Book Review: The Thin Woman: Feminism, Post-Structuralism, and the Social Psychology of Anorexia Nervosa. Helen Malson.

Book Review: The Thin Woman: Feminism, Post-Structuralism, and the Social Psychology of Anorexia... Sex Roles, Vol. 42, Nos. 5/6, 2000 Book Review The Thin Woman: Feminism, Post-Structuralism, and the Social Psychology of Anorexia Nervosa. Helen Malson. London: Routledge, 1998, 256 pp., $21.99. The study of eating disorders provides a very convincing example of the need to view symptoms and syndromes from a biopsychosocial perspective, in terms of both etiology and treatment and on both macro and micro levels. While literature over the past two decades has addressed these areas and perspectives individually, Helen Malson provides a multidisciplinary, multilevel perspective in this carefully crafted book. Malson offers the reader a virtual short course on how we have come to view cause, effect, and treatment of the disorder in the medical and psychological fields as well as how it is constructed by the individual. Her perspective is primarily psychological and sociological, with a skillful integration of theory and research from women’s studies and cultural studies. The book is premised on the belief that, to understand the phenome- non, we must consider the sociocultural milieu in which people with the disorder function. However, the author seems to look beyond the overly simplistic notion that societal norms of thinness and media portrayals of this ideal lie http://www.deepdyve.com/assets/images/DeepDyve-Logo-lg.png Sex Roles Springer Journals

Book Review: The Thin Woman: Feminism, Post-Structuralism, and the Social Psychology of Anorexia Nervosa. Helen Malson.

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Publisher
Springer Journals
Copyright
Copyright © 2000 by Plenum Publishing Corporation
Subject
Psychology; Gender Studies; Sociology, general; Medicine/Public Health, general
ISSN
0360-0025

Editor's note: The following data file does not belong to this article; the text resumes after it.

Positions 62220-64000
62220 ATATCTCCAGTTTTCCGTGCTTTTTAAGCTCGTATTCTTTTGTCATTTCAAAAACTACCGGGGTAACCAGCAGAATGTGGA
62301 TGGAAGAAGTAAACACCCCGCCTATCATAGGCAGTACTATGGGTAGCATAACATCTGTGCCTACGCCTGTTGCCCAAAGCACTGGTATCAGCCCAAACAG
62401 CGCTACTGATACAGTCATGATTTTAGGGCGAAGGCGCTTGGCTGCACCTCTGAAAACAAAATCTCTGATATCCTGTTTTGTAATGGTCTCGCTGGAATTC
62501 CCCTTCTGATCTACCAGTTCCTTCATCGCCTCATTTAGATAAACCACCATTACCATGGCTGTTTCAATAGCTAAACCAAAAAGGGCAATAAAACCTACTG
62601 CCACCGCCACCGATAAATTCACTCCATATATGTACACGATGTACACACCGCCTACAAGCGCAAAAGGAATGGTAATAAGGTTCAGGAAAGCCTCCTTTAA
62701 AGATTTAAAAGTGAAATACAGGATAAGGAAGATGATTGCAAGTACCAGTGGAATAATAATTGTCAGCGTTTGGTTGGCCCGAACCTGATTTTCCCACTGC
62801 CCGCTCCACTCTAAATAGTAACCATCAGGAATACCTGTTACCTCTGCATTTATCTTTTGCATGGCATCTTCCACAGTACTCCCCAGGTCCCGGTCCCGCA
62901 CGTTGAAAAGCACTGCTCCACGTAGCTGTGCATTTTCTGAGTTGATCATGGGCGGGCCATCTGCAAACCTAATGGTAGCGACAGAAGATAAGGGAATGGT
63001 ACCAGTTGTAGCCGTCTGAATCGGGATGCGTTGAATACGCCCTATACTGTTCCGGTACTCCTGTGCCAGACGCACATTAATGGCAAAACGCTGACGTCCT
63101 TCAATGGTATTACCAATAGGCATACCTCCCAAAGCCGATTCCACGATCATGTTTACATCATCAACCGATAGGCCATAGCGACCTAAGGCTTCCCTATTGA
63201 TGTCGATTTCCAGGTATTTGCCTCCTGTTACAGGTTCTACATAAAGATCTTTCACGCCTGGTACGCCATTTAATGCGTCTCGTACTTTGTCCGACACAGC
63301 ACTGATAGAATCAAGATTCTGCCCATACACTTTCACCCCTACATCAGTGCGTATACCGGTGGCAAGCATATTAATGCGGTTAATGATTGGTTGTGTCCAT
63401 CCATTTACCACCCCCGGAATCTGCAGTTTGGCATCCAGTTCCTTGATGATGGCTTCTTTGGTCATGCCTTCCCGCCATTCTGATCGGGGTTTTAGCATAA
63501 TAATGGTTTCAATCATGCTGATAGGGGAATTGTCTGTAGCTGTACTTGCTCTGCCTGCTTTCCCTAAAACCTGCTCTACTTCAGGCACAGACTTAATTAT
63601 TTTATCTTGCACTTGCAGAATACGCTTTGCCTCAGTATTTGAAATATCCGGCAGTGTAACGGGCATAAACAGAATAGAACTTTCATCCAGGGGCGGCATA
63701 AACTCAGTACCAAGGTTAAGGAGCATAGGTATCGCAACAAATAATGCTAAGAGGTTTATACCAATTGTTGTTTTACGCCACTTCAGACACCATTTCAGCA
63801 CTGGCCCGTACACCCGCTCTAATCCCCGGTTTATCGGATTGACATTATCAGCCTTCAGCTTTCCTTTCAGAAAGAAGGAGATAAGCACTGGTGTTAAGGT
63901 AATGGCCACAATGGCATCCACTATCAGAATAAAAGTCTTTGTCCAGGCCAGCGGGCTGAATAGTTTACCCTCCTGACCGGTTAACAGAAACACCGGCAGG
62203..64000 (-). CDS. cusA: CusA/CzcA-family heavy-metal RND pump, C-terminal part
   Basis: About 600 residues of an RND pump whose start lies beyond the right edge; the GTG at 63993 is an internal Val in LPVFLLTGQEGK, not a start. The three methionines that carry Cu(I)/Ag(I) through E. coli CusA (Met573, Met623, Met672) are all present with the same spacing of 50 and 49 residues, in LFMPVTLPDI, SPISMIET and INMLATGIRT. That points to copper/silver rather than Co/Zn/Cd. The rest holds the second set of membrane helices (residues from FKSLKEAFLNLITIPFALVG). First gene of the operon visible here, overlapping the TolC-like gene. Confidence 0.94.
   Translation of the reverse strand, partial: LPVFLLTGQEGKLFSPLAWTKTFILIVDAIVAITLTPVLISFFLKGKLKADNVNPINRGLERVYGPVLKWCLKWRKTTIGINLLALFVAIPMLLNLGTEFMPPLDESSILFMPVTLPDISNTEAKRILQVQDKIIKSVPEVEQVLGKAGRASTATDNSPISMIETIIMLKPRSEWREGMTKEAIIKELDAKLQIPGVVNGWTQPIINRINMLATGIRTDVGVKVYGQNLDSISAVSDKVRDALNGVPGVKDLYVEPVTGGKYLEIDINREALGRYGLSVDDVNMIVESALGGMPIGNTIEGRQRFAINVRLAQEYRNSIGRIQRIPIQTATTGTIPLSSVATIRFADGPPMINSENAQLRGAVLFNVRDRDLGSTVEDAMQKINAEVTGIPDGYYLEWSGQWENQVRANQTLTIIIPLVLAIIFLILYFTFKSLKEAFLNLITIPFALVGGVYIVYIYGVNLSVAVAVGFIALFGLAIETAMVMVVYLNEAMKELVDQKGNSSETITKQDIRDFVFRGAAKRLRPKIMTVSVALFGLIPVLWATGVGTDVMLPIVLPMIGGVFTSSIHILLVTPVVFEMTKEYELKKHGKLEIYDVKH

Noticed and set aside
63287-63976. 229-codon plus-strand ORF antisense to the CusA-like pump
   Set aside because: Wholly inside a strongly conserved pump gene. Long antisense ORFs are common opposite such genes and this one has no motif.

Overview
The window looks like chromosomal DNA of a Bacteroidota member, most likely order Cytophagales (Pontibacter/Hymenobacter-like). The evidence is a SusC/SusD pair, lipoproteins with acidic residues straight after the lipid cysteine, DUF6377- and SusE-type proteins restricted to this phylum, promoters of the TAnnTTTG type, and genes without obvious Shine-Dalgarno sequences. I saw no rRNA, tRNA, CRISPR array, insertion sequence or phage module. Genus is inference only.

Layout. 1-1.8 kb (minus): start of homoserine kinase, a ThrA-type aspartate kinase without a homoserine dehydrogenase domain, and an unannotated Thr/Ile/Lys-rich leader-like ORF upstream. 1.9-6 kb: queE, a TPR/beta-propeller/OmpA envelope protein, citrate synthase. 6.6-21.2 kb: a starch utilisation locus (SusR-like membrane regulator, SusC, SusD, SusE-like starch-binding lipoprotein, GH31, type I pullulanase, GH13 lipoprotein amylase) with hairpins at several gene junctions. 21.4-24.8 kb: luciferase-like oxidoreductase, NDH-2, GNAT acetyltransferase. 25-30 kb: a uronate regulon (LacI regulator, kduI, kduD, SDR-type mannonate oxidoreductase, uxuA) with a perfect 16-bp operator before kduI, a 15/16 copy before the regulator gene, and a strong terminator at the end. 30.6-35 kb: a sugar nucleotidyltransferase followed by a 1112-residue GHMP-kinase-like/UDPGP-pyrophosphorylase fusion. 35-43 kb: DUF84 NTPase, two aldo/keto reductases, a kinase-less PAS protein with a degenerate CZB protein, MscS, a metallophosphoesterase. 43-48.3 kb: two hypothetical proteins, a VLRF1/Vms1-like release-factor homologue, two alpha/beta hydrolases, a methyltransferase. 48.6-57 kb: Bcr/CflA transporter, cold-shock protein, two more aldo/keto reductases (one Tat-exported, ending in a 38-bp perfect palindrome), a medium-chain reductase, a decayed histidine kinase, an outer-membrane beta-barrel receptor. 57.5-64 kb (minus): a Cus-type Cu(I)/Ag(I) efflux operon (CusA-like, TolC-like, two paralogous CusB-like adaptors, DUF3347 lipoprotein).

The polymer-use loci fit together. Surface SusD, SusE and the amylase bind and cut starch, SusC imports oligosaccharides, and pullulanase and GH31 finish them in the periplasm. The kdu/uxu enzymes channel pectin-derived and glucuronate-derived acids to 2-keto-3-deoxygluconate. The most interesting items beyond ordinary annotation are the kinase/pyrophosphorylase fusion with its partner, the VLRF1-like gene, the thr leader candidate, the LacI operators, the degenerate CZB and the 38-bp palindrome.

eISSN
1573-2762
D.O.I.
10.1023/A:1007058507204
Publisher site
See Article on Publisher Site

Abstract

Sex Roles, Vol. 42, Nos. 5/6, 2000 Book Review The Thin Woman: Feminism, Post-Structuralism, and the Social Psychology of Anorexia Nervosa. Helen Malson. London: Routledge, 1998, 256 pp., $21.99. The study of eating disorders provides a very convincing example of the need to view symptoms and syndromes from a biopsychosocial perspective, in terms of both etiology and treatment and on both macro and micro levels. While literature over the past two decades has addressed these areas and perspectives individually, Helen Malson provides a multidisciplinary, multilevel perspective in this carefully crafted book. Malson offers the reader a virtual short course on how we have come to view cause, effect, and treatment of the disorder in the medical and psychological fields as well as how it is constructed by the individual. Her perspective is primarily psychological and sociological, with a skillful integration of theory and research from women’s studies and cultural studies. The book is premised on the belief that, to understand the phenome- non, we must consider the sociocultural milieu in which people with the disorder function. However, the author seems to look beyond the overly simplistic notion that societal norms of thinness and media portrayals of this ideal lie

Journal

Sex RolesSpringer Journals

Published: Oct 16, 2004

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